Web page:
reconciliation systems but to work within what's there. American entities must accommodate the preferred apology form of the culture with which they are dealing.

The consequences of failing to respond in a culturally-appropriate manner were demonstrated in Mosul, Iraq, in early 2009. A civilian sedan drove deliberately in front of aheavy American tracked vehicle as it was on patrol. The automobile driver and achild passenger were killed. The Americans made restitution to the family of the child
and driver. They also apologized to the family and community by saying that they regretted causing the unfortunate accident. However, the insurgency-affiliated driver had deliberately driven in front of the Army vehicle in order to cause the collision. Antigovernment elements had actually staged the incident to inflame hostility towards the Americans.

The American admission of responsibility actually played into the hands of insurgents who were waging an information campaign against the Americans and against the American-supported Iraqi government. On the very day that the American battalion commander of the unit that had been involved in the accident was on his way to meet with community leaders to underscore his apology and deliver compensation, a member of the dead child's family exacted revenge by driving into the commander's vehicle with an explosive-packed car that killed the commander.

When American entities take responsibility for tragic events and negative circumstances in cultures with Muslim majorities, they undermine potential for reconciliation. In fact, the more that Americans underscore their sorrow and regret for these events and circumstances in attempting to foster sympathy and achieve good-will, the more they undercut their ability to reconcile with the people that they are offending.


It's exactly the opposite of expectations for the form of apology that's primary in America. The admission of guilt and responsibility just serves to vindicate the aggrieved parties in their hostility. Forgiveness for transparently admitting guilt follows when entities are already in trusting relationships. When trusting relationships do not exist, that kind of transparency simply enhances justification for hostility.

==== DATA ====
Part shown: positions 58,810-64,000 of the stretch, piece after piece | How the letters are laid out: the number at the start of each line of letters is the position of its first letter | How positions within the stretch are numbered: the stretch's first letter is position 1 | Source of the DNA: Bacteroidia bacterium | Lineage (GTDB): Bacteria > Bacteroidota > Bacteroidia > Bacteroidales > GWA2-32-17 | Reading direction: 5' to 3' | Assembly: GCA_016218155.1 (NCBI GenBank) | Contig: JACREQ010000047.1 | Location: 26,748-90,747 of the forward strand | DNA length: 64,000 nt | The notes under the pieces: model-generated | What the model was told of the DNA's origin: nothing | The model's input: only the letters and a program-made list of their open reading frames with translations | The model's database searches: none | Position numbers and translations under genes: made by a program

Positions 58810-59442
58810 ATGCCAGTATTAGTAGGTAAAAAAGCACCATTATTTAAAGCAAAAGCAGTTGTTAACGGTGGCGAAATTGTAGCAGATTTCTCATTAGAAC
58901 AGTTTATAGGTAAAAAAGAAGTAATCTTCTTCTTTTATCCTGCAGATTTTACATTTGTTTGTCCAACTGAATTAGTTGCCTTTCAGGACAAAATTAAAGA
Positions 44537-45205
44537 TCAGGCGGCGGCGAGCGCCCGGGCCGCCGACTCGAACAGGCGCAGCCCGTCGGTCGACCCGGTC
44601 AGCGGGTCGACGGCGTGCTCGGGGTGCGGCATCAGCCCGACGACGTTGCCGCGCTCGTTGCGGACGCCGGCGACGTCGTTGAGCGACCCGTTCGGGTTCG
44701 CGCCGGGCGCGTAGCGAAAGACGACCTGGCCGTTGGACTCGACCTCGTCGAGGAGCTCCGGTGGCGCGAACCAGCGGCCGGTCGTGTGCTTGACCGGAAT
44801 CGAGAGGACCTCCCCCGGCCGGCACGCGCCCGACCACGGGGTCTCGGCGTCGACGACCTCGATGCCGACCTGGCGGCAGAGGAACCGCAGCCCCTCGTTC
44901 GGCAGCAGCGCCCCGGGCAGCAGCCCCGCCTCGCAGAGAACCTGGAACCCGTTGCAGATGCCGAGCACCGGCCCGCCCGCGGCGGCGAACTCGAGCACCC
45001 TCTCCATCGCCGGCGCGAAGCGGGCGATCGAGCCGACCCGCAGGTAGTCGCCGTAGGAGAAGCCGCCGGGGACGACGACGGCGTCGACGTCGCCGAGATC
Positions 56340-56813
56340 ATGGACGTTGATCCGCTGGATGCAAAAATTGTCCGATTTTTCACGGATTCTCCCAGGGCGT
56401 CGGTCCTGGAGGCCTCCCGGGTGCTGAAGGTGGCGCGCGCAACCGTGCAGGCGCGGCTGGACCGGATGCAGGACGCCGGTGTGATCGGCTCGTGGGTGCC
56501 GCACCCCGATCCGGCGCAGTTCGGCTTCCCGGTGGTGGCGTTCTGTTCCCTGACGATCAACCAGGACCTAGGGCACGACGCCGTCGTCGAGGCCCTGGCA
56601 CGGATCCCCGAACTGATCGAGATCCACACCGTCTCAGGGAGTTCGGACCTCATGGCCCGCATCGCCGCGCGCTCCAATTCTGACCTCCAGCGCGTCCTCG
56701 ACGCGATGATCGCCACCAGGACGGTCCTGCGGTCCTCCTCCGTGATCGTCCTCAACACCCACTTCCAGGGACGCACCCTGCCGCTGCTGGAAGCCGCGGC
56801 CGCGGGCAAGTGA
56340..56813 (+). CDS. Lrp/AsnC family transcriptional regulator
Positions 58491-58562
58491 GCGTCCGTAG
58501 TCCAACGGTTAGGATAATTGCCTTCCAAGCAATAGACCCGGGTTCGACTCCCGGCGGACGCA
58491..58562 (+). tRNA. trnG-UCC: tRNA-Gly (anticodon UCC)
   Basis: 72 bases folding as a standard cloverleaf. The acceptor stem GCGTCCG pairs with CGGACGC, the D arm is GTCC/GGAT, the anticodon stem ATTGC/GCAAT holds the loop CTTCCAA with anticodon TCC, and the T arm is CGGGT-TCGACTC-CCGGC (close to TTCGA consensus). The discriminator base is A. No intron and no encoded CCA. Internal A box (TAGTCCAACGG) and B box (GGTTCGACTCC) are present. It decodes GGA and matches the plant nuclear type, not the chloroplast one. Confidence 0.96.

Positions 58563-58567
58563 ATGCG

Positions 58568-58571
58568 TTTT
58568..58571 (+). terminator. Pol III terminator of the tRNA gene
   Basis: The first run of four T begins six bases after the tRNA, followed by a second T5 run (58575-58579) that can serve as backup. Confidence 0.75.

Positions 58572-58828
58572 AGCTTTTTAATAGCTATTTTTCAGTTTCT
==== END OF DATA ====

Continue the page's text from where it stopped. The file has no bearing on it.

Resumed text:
Instead of expressing regret and thereby taking some measure of responsibility for everything from the Crusades to enhanced interrogations, American entities should request forgiveness – not for the perceived offenses, but for generic inadequacy. They should use words like, "If there's anything that we've done to offend you, please forgive us." This language transfers the initiative and responsibility for the relationship to the party that perceives itself to be offended without adding to their excuses for nursing bitterness. American aid for relief and development should then be offered not as restitution for American offenses, but as restitution for damage done by uncontrollable parties and circumstances. Accepting the aid becomes an admission that uncontrollable forces are to blame, that generic forgiveness is being offered, and that relationship is being established.

Cultures have forms, functions, and meanings. Apologizing is a universal function, accomplished with different forms having different meanings in different cultures. Based upon their social context and religious heritage, Americans prefer a form of apology that emphasizes responsibility while minimizing dignity. Based upon a different context and heritage, many other cultures prefer a form of apology that maximizes dignity while minimizing responsibility.

Apologizing to people in one culture in the unfamiliar foreign form of another compounds misunderstanding and hostility over the original offense. American diplomatic and stability force entities habitually aggravate hostility and misunderstanding by apologizing in the form most familiar to them rather than in the form familiar to their audience. To facilitate global peace and security, American entities in cross-cultural relationships need to understand and accommodate forms for apology that are unfamiliar to them.

About the author: Bruce Sidebotham spent seven years doing cross-cultural ministry in Indonesia. He is the son of a Navy Chaplain. He is a Geologist, a Civil Engineer, and a former officer in the Army Corps of Engineers. He has a Master’s degree in Intercultural Studies and Teaching English as a Foreign Language (TEFL) from Columbia International University, and a Doctor of Ministry degree from New Geneva Theological Seminary.
Bruce and his wife, Lynn, have raised four boys. Their youngest son was born in Indonesia. As a chaplain (major) in the U.S. Army Reserves, Bruce spent a year in Iraq (2008-09). Bruce directs Operation Reveille, a ministry that helps service personnel with cross-cultural relations. Contact information: This e-mail address is being protected from spambots. You need JavaScript enabled to view it


1. Gary Chapman and Jennifer Thomas, The Five Languages of Apology: How to Experience Healing in All Your Relationships (Chicago: Northfield Publishing, 2006) p. 24.
2. Ibid., p. 105.

Last Updated on Tuesday, 02 April 2013 15:36